In October 2019, the Polk County Board, like Burnett before them, enacted a moratorium on hog Concentrated Animal Feeding Operations (CAFOs) to study the matter further. Polk County’s six-month moratorium was half that of Burnett’s 12-month, which had passed in August.

The halt on new permit requests for large hog operations allowed the county board to look into concerns including questions about whether increased manure runoff would contaminate the land, water and air. This prohibits any new permits for farms over 1,000 hogs until April 15, 2020.

The resolution authorized county staff to study the issue and required the Polk County administrator to present findings and recommendations about CAFOs by March 15, 2020.

A stakeholders’ meeting was held January 21 when three groups, agriculture producers, local officials/moratorium committee members and concerned citizens, were each allotted one hour to share their input and concerns regarding new CAFO regulations. The information received from surveys given at the meetings was presented to the Environmental Services Committee the following day.

Of the surveys given to stakeholders, 55 said they were residents of Polk County, 2 said they were not, some chose not to answer, 33 respondents were part of the “Citizen Group,” 6 were from the “Local Official Group” and 24 were representing the “Ag Producer Group.”

Those taking the survey were asked if they were livestock producers (i.e., 15 dairy cows, 20 beef cows, 2000 chickens, 1111 turkeys, 50 pigs) 26% were, 74% were not. When asked if Polk County should prohibit swine CAFOs, 72% said yes, while 26% said no. The rest were unsure.

76% percent of respondents felt CAFOs would be detrimental to Polk County. 23% said they would not, with some left unsure.

15% of survey participants said Polk County should not regulate what type of livestock exists within a CAFO, 11% felt the county should only regulate swine operations and 74% felt all livestock CAFOs should be regulated.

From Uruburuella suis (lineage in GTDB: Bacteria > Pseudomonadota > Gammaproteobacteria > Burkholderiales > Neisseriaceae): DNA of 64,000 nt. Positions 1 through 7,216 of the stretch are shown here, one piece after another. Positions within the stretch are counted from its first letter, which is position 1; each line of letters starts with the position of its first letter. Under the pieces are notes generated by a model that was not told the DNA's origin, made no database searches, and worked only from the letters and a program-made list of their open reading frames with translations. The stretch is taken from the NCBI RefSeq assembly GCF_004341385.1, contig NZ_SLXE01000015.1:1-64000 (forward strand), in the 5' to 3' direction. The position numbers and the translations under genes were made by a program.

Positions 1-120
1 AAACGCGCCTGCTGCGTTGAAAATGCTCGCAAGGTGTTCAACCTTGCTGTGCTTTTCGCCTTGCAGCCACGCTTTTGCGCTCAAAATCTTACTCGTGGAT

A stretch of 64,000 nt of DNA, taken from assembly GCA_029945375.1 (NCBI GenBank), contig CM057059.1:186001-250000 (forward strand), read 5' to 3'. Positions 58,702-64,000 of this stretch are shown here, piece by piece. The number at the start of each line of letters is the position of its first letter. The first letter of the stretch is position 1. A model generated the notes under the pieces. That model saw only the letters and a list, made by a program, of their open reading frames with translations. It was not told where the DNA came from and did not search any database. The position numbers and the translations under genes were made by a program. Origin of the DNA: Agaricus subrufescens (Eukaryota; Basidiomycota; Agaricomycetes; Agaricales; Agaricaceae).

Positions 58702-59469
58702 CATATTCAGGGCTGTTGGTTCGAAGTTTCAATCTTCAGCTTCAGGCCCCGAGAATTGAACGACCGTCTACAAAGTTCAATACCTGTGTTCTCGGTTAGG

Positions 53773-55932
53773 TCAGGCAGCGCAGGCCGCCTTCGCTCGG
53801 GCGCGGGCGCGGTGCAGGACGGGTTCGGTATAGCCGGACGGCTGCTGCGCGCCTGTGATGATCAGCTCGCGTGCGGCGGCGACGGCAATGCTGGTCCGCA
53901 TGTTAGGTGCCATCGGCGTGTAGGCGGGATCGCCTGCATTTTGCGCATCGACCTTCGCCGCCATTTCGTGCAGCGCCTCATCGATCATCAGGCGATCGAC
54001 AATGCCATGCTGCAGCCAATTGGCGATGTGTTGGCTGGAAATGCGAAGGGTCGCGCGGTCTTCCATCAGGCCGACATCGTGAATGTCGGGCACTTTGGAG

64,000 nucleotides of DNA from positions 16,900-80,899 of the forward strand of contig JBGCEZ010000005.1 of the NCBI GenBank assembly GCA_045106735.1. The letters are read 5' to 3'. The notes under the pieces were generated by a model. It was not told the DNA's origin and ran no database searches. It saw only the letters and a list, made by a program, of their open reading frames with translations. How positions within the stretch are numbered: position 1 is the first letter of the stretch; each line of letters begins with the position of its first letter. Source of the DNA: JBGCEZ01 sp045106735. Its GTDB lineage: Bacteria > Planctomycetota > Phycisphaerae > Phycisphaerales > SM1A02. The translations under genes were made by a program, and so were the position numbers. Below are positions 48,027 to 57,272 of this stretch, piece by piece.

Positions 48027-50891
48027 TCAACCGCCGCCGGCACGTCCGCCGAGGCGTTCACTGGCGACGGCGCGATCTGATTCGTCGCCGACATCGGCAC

Just how many animal units should be regulated? 40% felt animal units over 250 should be regulated. 23% felt it should be animal units over 1000; 14% said units over 500; 12% said 750 or more and 11% felt it should be reserved for animal units above 1250.

When it came to the subject of what the greatest impact from swine CAFOs might be, most people, 60% felt it might impact water quality.

82% of respondents said CAFO regulations would not prevent expansion, while 11% felt it would; 8% were unsure.

One question on the survey asked if CAFO regulations were unnecessarily burdensome; 78% replied, “No.” 17% replied, “Yes.” 5% remained unsure.

Another question asked what the greatest benefits of CAFOs would be. While 79% felt there were no benefits, 15% felt it could be a benefit for local jobs/local economy. 11% said a benefit could be proper management of Ag land and 5% thought they could contribute to continuing family farms.

Possible conditions discussed on the survey included: 

350’ setback (larger setbacks)

Air quality regulations/monitoring

Disclose any violations in CUP application

Add CUP in all AG districts and all livestock

Extend the moratorium

Disease response strategy for swine diseases

30 acre minimum

No more than 1000 pigs

Don’t exceed 2000 animal units

Public notification of any lack of compliance

Compensation for damages and loss of property value

Cap total animal units

Test wells in every field to be spread

Surety Bonds to enforce

It shall remain to be seen how the information gathered will affect the direction Polk County Board members plan to take regarding CAFOs. It has been placed on the agenda for their meeting Feb. 12.

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